Middleware: 'Beware of costly maintenance'

It is cheaper to buy new software than pay for maintenance on existing integration middleware, according to analyst firm...

It is cheaper to buy new software than pay for maintenance on existing integration middleware, according to analyst firm Forrester.

Application integration middleware from suppliers such as Tibco, webMethods, SeeBeyond, Vitria and CommerceQuest integrates business processes with a wide range of applications.

However, delegates at Forrester's annual GigaWorld conference in Barcelona earlier this month complained that this type of middleware was becoming unaffordable because of the high cost of maintenance.

One delegate, from a UK utility company which uses SAP and SeeBeyond 4.0, said the cost of maintaining SeeBeyond was extremely high. "One of our challenges is that it has been difficult to maintain SeeBeyond, owing to the high cost of skills for this application and of integrating the middleware tools," he said.

Another delegate said he had deployed Tibco in a business unit but could not afford to redevelop the middleware across the whole company. "Because the costs of making the changes are so highÉ we cannot get business interested in rolling out proper integration," he said.

Forrester said users could buy the same middleware technology today significantly cheaper than three years ago. Forrester vice-president Mike Gilpin said users should be aggressively renegotiating contracts with suppliers.

He urged users to tell their suppliers that they could take what they were paying in terms of maintenance and buy a whole new middleware integration platform every year. "Price is still an issue; maintenance agreements are still too expensive," he said.

As platform middleware suppliers such as Microsoft, BEA and IBM provide comparable facilities to the dedicated integration middleware suppliers, Gilpin predicted prices would be forced down.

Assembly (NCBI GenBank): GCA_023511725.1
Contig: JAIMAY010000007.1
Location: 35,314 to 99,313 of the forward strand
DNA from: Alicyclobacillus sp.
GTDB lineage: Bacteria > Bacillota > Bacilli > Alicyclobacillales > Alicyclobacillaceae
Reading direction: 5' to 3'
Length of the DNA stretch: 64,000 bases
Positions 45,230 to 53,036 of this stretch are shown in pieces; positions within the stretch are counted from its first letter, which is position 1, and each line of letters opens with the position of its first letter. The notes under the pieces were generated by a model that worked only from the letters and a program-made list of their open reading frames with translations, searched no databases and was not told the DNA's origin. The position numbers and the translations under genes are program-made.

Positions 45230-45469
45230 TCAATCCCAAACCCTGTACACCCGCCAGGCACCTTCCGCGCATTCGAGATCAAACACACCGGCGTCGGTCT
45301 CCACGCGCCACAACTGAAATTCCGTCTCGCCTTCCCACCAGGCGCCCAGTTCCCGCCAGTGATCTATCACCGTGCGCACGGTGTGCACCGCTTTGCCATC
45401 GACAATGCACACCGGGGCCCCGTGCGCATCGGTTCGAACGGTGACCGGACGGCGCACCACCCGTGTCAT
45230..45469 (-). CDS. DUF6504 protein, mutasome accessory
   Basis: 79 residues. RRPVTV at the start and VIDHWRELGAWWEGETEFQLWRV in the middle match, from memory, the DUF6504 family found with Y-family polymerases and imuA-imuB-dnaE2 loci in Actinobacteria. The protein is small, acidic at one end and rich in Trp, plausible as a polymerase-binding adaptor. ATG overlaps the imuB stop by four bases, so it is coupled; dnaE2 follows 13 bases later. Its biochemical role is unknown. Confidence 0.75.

He said Microsoft Biztalk had been particularly competitive from a pricing perspective. "I have seen situations where webMethods, for example, came in to a competitive bidding situation with an initial price proposal of £386,000, then they found out they were competing with Microsoft and the price was £38, 600 for the exact same thing."

Responding to Gilpin's comments on competitive pricing, John Dillon, marketing director at webMethods, said, "There could be any number of reasons why revised pricing would be presented to a prospect. The requirements may have changed, the scope of the project reduced, even the length or phasing of the deal could influence short-term pricing."

Jay Huff, SeeBeyond's marketing manager, disputed the allegation of high maintenance fees and said middleware saved software development time. "[Version] 4.0 was considered excellent value for money," he said.

Alec Bruce, virtual industry director at middleware supplier Tibco, said he had seen a shift in attitude among users. A few years ago, people bought middleware without a clear strategy for how to use it most effectively. "Now they have a clear business process plan," he said.

Bruce said users were also being bolder with their use of the technology.

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